Otto Warburg was the first to identify MR in cancer cells. Named after him, the Warburg effect, also known as aerobic glycolysis, generates adenosine triphosphate (ATP) through increased levels of glucose uptake and lactate production, even in the presence of oxygen and fully functioning mitochondria. As a result, glycolytic intermediates required for biosynthetic processes are increased, while reactive oxygen species (ROS) from oxidative phosphorylation (OXPHOS) are reduced [16]. The Warburg effect leading to enhanced lactate production in turn induces an acidic microenvironment around the cancer cells, which enhances extracellular matrix remodelling, angiogenesis, and tumour invasion [17,18]. Following discovery of the Warburg effect, fatty acid metabolism (including fatty acid synthesis, oxidation, uptake, and storage) and amino acid metabolism have also been identified as key aspects of MR in cancers such as TNBC [19]. Strategies aimed at interventions targeting key vulnerabilities in MR may provide novel therapeutic approaches for TNBC and improvement of patients’ prognosis.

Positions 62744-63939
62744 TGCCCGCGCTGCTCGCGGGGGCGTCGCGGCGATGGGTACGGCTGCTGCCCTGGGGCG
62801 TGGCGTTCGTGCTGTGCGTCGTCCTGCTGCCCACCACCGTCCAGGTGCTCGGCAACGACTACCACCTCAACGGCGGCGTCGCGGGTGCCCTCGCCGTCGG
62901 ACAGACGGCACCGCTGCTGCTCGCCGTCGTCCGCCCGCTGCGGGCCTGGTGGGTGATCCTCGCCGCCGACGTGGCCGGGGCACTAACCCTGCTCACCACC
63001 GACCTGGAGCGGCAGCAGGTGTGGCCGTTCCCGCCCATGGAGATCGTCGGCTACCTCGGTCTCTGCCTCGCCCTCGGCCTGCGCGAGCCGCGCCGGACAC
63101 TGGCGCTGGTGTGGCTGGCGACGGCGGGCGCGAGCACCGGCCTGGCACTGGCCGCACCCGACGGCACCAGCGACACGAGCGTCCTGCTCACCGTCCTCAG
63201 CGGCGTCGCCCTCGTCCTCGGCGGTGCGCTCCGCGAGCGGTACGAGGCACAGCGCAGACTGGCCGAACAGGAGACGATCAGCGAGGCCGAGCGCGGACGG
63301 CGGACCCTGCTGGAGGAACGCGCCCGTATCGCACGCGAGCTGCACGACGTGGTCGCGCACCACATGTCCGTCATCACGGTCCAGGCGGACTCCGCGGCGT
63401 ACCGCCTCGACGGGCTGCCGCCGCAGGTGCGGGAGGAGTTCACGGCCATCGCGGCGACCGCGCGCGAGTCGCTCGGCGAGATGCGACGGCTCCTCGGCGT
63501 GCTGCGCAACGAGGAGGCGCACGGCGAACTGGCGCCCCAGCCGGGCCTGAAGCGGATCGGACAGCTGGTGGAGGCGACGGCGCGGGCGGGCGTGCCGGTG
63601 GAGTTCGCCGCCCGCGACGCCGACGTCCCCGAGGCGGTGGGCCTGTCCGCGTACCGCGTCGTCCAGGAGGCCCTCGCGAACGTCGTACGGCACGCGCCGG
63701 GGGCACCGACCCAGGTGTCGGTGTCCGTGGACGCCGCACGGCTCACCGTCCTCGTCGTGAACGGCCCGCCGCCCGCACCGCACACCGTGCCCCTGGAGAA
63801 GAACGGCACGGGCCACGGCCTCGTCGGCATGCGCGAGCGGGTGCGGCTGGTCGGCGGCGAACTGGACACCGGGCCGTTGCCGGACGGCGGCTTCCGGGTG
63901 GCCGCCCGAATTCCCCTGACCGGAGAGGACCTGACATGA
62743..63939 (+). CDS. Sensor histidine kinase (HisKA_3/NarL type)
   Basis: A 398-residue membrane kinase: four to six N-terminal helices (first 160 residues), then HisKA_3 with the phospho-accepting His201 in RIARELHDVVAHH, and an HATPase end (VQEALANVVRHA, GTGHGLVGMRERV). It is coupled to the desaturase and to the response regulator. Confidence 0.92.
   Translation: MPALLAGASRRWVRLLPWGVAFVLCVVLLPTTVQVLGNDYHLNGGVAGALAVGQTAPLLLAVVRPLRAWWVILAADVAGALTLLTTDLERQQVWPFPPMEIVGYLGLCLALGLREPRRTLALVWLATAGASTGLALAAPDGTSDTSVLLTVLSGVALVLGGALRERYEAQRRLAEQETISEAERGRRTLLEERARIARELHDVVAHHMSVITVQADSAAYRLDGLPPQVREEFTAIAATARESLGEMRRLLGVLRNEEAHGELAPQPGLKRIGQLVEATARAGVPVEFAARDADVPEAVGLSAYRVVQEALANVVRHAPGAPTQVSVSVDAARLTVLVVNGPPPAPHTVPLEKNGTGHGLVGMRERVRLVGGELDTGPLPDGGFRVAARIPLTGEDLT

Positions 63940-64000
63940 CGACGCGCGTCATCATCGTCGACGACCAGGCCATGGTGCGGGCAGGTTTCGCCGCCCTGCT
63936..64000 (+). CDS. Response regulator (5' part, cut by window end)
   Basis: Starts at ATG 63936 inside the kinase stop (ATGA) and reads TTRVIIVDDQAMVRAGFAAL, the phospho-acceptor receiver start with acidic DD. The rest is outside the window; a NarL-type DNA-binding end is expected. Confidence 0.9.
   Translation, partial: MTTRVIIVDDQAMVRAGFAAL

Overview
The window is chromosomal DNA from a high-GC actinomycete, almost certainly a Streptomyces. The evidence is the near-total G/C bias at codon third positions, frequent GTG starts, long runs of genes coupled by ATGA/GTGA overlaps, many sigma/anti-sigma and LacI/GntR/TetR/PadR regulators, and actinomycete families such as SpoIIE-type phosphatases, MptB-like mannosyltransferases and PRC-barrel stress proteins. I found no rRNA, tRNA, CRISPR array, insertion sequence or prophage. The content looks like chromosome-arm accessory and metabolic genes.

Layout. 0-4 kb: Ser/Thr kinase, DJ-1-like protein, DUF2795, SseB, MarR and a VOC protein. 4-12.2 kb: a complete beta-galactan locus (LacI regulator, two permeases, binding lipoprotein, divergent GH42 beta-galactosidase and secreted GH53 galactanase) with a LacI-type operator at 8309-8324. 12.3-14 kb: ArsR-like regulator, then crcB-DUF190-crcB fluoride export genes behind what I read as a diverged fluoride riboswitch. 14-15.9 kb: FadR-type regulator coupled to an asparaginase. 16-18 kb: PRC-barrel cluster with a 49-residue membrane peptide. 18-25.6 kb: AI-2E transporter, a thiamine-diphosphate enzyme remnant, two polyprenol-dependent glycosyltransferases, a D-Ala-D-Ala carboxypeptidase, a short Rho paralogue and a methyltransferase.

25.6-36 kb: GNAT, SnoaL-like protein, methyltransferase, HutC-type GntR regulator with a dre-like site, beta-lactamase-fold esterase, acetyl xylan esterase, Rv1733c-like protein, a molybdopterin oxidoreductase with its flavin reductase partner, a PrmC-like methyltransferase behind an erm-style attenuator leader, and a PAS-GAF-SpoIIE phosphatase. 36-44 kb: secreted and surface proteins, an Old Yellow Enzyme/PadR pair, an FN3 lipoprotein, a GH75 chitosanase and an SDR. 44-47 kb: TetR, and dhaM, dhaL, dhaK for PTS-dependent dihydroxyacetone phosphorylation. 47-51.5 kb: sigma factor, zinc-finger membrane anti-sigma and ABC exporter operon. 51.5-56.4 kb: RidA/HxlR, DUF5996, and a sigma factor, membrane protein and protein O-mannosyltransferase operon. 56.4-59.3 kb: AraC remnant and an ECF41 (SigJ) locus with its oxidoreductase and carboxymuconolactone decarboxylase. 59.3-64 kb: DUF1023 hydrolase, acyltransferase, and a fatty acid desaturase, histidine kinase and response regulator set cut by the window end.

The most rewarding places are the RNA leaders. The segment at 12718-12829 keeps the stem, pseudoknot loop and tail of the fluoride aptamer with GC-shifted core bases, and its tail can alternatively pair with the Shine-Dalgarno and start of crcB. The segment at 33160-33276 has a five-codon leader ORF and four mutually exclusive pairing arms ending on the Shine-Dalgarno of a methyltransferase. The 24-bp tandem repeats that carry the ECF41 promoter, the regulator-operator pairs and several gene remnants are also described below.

TNBC is characterised by discrete metabolic phenotypes that distinguish it from the other subtypes of breast cancer, leading to enhanced survival and proliferation under metabolic stress. For instance, from a study on relative metabolite quantification of 75 breast cancer patients without known distant metastases, glutamine expression is found to be reduced while choline and glycerophosphocholine (GPC) levels are increased in TNBC as compared to triple positive breast cancer [20,21]. This is suggestive of higher glutaminolysis, differential proliferation, and cell signalling in TNBC. Metabolomic profiling analysis of TNBC cell lines MDA-MB-231, MDA-MB-468, Hs578T, and HCC70 show dynamic alterations of glycolytic and OXPHOS rates and more heterogeneity as compared to other subtypes [22]. MDA-MB-231 and MDA-MB-468 have higher glycolytic activity and reduced OXPHOS than ER+ breast cancer cell lines [23]. Serine expression levels are higher in MDA-MB-231 and MDA-MB-468 as well as TNBC patient samples as compared to HER2+ cells [22]. The glucose transporter 1 (GLUT1) is also present in much higher levels in TNBC patient biopsies than other breast cancer subtypes [24]. Another study classified TNBCs into three heterogeneous metabolic-pathway-based subtypes with distinct metabolic features, namely, MPS1, the lipogenic subtype with upregulated lipid metabolism which was more susceptible to fatty acid synthesis inhibitors; MPS2, the glycolytic subtype with upregulated carbohydrate and nucleotide metabolism susceptible to glycolytic inhibition; and MPS3, the mixed subtype with partial dysregulation in the lipid, carbohydrate, and nucleotide metabolism pathways. Of interest, inhibition of lactate dehydrogenase sensitized these tumours to respond to anti-PD-1 immunotherapy in MPS2 TNBCs [Gong, Y. 2021] [25].